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European real estate investment continues to slow

Real_estate_soldEuropean real estate investment activity slowed throughout the third quarter compared to the same period in 2018. Year-on-year it was the seventh consecutive quarter of decreased investment volumes in the sector.

A general slowdown in the global economy has weighed on the Eurozone, as well as added political uncertainty including the fallout from trade wars affecting the manufacturing industry, and the ongoing Brexit saga weighing on private investment. 

Germany was hit particularly hard due to headwinds against its automotive industry, whilst the UK also saw real estate investment volumes drop significantly, according to a report by UBS Asset Management Real Estate & Private Markets.

In the UK, real estate investment volumes were down 34% in dollar terms during the third quarter compared to the same period last year.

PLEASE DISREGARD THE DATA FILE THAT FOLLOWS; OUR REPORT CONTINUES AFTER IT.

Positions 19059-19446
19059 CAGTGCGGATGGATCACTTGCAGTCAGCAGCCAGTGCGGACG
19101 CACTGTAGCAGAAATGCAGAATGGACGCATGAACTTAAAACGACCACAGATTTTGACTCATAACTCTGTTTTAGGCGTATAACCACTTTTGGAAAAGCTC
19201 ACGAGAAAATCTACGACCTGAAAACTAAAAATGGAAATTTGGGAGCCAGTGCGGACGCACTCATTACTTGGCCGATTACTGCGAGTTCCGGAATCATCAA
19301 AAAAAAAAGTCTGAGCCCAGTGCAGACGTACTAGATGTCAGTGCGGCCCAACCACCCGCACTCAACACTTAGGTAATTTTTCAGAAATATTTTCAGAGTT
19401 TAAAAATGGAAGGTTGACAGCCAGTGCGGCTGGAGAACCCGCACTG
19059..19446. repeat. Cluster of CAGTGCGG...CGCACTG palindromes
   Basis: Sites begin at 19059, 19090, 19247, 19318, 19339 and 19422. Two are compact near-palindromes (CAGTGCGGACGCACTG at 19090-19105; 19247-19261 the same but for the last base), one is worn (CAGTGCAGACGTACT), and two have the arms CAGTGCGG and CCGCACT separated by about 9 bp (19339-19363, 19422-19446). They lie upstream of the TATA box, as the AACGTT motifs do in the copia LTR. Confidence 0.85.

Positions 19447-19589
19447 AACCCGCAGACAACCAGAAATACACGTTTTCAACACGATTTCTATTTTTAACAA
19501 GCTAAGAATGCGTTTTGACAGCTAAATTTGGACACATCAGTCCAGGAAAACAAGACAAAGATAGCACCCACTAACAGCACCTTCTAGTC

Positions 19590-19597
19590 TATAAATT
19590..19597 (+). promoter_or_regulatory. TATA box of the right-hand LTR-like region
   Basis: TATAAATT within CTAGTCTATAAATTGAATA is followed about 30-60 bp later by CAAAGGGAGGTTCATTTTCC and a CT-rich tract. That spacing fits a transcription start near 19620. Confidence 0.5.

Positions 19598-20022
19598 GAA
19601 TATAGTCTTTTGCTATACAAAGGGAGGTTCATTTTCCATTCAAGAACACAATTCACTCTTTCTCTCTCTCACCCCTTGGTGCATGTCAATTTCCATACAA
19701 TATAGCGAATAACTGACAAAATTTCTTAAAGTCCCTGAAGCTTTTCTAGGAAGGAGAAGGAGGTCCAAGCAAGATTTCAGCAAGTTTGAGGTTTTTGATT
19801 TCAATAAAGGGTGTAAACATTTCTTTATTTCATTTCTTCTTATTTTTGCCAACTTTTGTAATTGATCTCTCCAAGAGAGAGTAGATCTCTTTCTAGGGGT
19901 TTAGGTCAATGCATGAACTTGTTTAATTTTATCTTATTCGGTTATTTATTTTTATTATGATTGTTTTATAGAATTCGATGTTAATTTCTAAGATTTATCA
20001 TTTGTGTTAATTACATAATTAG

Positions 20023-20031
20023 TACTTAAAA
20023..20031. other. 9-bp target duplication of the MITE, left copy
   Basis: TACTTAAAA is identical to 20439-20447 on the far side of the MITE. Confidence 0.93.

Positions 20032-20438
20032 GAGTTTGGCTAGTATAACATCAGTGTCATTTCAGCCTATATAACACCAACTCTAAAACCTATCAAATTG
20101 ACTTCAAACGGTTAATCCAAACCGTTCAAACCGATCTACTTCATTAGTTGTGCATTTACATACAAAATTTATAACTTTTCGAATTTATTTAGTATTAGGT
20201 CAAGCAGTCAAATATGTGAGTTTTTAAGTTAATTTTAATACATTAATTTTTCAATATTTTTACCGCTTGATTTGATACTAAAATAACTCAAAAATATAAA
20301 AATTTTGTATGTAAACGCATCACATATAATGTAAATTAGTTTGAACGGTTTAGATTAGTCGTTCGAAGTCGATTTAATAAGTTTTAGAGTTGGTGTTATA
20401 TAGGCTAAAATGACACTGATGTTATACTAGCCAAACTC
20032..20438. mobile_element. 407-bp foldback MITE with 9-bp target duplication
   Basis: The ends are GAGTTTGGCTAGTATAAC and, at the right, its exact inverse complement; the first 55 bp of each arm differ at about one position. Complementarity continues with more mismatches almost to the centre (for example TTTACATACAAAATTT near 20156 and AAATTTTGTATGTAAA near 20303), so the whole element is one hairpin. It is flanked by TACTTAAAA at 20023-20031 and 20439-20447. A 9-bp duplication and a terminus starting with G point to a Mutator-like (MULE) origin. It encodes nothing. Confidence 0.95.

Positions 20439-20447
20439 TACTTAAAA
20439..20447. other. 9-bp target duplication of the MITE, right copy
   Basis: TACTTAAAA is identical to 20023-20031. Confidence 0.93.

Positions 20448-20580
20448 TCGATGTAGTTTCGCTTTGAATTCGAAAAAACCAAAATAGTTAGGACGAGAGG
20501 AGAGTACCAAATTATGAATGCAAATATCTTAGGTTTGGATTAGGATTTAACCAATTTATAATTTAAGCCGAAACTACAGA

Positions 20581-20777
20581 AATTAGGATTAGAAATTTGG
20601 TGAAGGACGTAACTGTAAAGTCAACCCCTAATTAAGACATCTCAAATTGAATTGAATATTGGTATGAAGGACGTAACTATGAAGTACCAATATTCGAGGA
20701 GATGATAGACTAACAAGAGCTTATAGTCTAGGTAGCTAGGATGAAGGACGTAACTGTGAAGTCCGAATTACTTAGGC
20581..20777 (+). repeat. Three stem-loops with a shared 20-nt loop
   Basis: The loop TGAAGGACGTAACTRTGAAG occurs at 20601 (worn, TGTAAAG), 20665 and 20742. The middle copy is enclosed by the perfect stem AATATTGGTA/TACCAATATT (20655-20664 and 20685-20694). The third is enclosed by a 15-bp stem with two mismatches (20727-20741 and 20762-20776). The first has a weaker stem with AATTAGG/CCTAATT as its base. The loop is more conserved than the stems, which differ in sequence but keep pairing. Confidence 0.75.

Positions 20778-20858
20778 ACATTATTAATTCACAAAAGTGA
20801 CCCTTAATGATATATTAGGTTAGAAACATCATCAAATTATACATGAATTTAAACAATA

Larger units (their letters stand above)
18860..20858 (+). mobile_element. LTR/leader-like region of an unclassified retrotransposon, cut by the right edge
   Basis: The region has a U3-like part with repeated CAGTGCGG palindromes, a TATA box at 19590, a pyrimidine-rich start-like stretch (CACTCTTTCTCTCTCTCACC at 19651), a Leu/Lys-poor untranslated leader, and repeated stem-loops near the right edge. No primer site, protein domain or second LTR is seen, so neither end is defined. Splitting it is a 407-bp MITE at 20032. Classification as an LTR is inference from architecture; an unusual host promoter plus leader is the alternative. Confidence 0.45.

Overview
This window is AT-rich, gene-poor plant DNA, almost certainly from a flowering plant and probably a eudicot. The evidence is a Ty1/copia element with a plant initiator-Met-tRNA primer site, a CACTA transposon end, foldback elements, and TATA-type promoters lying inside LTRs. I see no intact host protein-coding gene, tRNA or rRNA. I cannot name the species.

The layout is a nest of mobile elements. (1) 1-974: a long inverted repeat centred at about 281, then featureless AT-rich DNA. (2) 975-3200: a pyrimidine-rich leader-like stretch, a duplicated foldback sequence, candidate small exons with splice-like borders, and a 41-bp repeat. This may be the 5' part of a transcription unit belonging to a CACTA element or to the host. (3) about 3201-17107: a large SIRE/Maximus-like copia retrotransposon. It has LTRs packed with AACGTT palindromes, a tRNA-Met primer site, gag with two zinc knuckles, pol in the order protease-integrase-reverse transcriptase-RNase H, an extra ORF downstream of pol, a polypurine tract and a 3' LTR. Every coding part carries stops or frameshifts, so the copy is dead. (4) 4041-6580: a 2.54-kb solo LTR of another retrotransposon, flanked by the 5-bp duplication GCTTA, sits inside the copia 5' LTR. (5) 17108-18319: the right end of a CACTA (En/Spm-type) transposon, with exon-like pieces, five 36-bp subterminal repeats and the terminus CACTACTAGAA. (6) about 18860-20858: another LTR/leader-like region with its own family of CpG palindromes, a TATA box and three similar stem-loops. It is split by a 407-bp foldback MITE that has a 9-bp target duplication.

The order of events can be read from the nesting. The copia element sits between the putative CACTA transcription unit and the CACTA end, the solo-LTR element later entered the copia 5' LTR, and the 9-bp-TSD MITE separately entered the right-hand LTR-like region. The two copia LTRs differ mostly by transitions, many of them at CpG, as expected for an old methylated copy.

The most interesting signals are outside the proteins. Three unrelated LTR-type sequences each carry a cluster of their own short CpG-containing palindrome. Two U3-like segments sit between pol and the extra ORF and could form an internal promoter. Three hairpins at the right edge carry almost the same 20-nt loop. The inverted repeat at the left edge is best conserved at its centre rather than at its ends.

Fergus Hicks, real estate market strategist at the firm, said: “With an election looming on 12 December and Brexit still unresolved, uncertainty hangs over the UK. However, foreign investors are waiting in the wings, looking for a possible currency play and ready to act if the Brexit fog clears,” the firm said.

In Europe as a whole, activity decreased by 5%. Weakness in both the German and UK markets was offset by France where investment volumes increased by 16%, mainly due to Paris overtaking London as the city attracting most cash over the period.

Spain and the Netherlands saw investment volumes fall by around 10% while in Italy volumes jumped by over 50% - but from a low level, according to the report.

The UK saw returns slip to 2% in the third quarter, down from 6% at the end of last year. The retail sector was the key driver of the slowdown in the UK market, while the industry and offices sector have fared much better, the report found. Office yields in the UK look high compared to other core European markets.

In Ireland, annual returns slowed to 7% in the third quarter, down from 9% at the end of the fourth quarter last year.

The Netherlands, despite having been one of the strongest performing markets with its buoyant office sector, also saw returns slow from 15% at the end of last year to 13% as of the end of the third quarter.

“With returns slowing in most markets, we think they will converge to around the 5% p.a. level over the next three years, with little significant differentiation between markets,” said Hicks.

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